The name Cockspur Way in West Bay may prompt snickers from passing travelers – but for the “Devil” who lives on this street, it’s no laughing matter.
“I wanted to call it Farrington Road, but officials told me I had to be dead first,” said Ivan Farrington, who can often be found dressed up as Satan at the Devil’s Hangout in Hell, West Bay.
“I tried appealing it to the Street Naming Committee to change the name but they would not budge,” Mr. Farrington said.
Instead, he said, he went with Cockspur, named after the Barbadian rum that he once enjoyed drinking.
Mr. Farrington was quick to inform the Cayman Compass that he gave that up some 40 years ago, and now spends his time dishing out hellish puns after he bought the old Fountain Road Post Office in 1987 and turned it into a tourist site.
The area was also home to a piece of land on which many cockspur plants – also known as grey nicker, among other names – grew. The seeds of those plants, called “nicka” were used by children to play marbles.
Mr. Farrington says he bought half of Cockspur Way from a man called Steady Parchment for 100 pounds some 35 years ago. In later years, he acquired the other half.
Playing the Devil does not stop his belief in God. Every day, Mr. Farrington says, he asks the Lord to show him if he has done something he does not want him to do.
Mr. Farrington was born at a place called Goat Yard in West Bay, which was named after the many goats that were kept in the area.
Just a stone’s throw from the Devil’s Hangout, Mr. Farrington’s home on Cockspur Way is not a bed of fiery embers but a grassy garden with lots of fruit trees, despite the blistering heat.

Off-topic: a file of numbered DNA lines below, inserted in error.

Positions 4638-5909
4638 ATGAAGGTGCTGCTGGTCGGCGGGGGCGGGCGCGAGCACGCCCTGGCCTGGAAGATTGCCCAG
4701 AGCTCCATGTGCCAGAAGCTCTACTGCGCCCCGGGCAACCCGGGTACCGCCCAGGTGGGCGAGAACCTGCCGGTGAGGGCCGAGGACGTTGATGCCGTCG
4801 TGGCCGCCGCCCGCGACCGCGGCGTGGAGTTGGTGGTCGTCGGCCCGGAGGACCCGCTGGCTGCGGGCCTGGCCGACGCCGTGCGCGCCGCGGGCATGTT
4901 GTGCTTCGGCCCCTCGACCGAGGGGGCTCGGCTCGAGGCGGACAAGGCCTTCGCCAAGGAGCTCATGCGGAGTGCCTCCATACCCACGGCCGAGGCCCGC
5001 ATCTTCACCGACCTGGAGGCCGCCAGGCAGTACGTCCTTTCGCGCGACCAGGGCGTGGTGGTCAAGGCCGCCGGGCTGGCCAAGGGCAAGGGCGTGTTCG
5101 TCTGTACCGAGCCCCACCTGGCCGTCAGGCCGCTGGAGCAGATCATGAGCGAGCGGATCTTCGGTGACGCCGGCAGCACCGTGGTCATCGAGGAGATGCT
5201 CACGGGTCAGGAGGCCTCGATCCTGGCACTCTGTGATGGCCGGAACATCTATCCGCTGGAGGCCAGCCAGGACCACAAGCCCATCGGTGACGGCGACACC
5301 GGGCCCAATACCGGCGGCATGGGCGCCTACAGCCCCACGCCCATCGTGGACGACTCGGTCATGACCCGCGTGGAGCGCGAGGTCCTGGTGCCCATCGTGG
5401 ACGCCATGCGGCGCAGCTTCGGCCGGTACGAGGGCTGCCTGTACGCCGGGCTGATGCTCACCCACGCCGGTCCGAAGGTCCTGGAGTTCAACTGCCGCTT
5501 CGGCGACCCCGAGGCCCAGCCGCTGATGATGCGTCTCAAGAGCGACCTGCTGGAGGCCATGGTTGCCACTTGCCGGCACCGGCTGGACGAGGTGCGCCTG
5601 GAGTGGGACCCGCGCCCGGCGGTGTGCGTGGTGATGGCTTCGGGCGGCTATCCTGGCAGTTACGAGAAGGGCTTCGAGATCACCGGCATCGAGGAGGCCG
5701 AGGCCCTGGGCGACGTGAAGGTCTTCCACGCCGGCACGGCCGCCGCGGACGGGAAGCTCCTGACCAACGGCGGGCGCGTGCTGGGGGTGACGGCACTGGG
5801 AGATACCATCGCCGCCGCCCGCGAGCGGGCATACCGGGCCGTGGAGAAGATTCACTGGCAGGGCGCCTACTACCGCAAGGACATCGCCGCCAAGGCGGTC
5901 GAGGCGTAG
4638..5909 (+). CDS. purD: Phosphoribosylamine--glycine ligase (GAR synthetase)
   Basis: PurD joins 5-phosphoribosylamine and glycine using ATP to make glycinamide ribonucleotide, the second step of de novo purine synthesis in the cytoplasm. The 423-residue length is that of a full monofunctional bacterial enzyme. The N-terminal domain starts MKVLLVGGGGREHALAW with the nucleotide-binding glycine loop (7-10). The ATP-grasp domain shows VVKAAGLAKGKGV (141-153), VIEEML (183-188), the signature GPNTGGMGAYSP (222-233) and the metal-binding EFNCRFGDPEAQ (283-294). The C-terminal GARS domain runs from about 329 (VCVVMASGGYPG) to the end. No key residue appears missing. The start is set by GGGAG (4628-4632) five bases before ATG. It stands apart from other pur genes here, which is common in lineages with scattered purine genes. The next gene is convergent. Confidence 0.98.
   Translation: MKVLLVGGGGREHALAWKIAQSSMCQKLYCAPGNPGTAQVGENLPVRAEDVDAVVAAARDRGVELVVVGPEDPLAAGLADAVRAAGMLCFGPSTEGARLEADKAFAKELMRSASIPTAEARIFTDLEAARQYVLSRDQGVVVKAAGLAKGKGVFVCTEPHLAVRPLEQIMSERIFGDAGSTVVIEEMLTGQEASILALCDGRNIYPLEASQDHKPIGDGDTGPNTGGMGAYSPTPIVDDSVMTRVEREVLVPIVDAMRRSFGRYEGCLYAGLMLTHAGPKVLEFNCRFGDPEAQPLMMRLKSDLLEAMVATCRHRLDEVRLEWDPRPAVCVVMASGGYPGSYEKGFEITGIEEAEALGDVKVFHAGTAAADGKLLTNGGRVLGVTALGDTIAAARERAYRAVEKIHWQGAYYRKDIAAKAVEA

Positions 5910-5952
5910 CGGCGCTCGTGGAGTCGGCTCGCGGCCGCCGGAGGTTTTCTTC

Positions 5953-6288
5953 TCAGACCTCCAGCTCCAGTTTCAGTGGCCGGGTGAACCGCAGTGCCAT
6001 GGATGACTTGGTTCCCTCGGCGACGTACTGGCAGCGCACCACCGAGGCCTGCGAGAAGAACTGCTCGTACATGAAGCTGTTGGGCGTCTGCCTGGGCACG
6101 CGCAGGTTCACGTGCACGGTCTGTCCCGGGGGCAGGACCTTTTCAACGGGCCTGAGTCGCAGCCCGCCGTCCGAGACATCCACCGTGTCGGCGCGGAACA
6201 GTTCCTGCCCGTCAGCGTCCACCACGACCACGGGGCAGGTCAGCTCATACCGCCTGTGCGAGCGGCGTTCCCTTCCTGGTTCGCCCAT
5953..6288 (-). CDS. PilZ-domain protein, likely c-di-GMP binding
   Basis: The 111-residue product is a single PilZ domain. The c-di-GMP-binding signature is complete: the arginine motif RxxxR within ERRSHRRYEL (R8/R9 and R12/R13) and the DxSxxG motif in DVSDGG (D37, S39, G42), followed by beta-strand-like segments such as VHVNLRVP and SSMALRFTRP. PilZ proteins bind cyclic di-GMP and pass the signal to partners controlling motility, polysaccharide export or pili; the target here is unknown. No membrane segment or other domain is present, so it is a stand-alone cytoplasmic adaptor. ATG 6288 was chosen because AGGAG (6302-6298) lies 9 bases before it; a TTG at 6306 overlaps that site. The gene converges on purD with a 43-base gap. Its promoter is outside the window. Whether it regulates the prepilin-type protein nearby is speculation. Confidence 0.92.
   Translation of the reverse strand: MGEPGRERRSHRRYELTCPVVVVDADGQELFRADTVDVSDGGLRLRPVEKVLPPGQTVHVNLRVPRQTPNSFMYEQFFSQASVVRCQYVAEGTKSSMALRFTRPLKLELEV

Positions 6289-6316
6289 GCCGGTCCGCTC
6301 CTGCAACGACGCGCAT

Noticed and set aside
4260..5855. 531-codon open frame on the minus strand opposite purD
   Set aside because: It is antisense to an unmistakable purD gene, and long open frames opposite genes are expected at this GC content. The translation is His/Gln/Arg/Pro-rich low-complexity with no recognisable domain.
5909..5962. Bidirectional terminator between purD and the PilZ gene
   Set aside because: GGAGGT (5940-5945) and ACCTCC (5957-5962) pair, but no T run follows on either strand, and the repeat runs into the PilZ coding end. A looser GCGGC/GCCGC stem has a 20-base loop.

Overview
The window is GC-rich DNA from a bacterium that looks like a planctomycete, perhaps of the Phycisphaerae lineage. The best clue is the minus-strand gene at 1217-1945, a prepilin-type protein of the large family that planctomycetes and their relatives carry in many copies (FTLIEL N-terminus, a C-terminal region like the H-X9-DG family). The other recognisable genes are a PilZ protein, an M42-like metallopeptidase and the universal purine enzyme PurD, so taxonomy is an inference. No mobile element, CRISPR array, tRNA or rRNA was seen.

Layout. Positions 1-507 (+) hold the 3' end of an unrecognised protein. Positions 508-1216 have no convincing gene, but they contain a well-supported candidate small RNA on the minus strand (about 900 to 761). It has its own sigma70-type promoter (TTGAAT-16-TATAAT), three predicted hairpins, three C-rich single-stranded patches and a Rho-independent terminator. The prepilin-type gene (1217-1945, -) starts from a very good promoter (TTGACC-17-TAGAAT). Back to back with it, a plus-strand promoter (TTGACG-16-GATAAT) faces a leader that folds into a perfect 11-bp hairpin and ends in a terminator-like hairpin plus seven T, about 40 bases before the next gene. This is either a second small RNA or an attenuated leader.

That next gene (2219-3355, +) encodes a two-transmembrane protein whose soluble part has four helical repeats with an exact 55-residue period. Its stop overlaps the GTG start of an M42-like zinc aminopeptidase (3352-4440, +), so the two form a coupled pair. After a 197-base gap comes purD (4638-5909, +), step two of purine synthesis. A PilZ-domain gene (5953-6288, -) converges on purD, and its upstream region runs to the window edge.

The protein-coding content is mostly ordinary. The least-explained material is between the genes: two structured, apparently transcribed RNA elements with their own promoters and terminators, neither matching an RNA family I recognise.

His modern-day “Hell on Earth” home sits on concrete posts, surrounded by a well-kept garden and plantation.
A walk through Cockspur Way offers views of manicured yards and many mango trees. It is a quiet street with a few family homes and no outward sign that the “Devil” lives there.
The same cannot be said for nearby Hell Road, which is home to Hell Post Office and the Devil’s Hangout, as well as the jagged, dark limestone formations that feature in many tourists’ photographs.
The legends behind how Hell got its name date back many decades and vary from storyteller to storyteller. A faded sign at the site claims it was called Hell because an early commissioner visited the location, and looking out at the barren, black rock formation before him exclaimed: “This must be what Hell looks like.”
Mr. Farrington tells another tale relating to an official who clearly was not a great shot: “Commissioner [Allen] Cardinall went behind the building to shoot a black bird that was resting on the pointed jagged black rocks. He missed and shouted, ‘Oh Hell.’”
If Mr. Cardinall, who was commissioner of the Cayman Islands between 1934 and 1940, had hit the black bird, who knows what name that road might have been given, Mr. Farrington surmises.
Hell may drum up images of a place of fiery punishment and damnation, but the site in West Bay is home to a gas station, a couple of souvenir shops, a nightclub, a post office where letters can be officially postmarked from Hell, and residents who look on as a succession of tour buses, taxis and rental cars veer onto Hell Road to deliver another group of tourists to the Devil.
“Hell Road was known as Fountain Road years ago,” Mr. Farrington recalled.
Back in those days, Fountain Road was just a dirt track through a cow pasture. A man by the name of Dody Parsons lived there.
“Mr. Parsons never wanted anyone to drive a car through his grass piece for fear of killing his cows so he planted a big ironwood post in the middle of the track,” Mr. Farrington said. “Whenever Commissioner Cardinall visited West Bay, Mr. Parsons would remove the post and replaced it just as soon as the commissioner had left the area. “The commissioner told Mr. Parsons never to block the road again and that was the end of that,” he added.
One of the souvenir shops at Hell is attached to Mr. Parsons’s old house, which he built more than 100 years ago.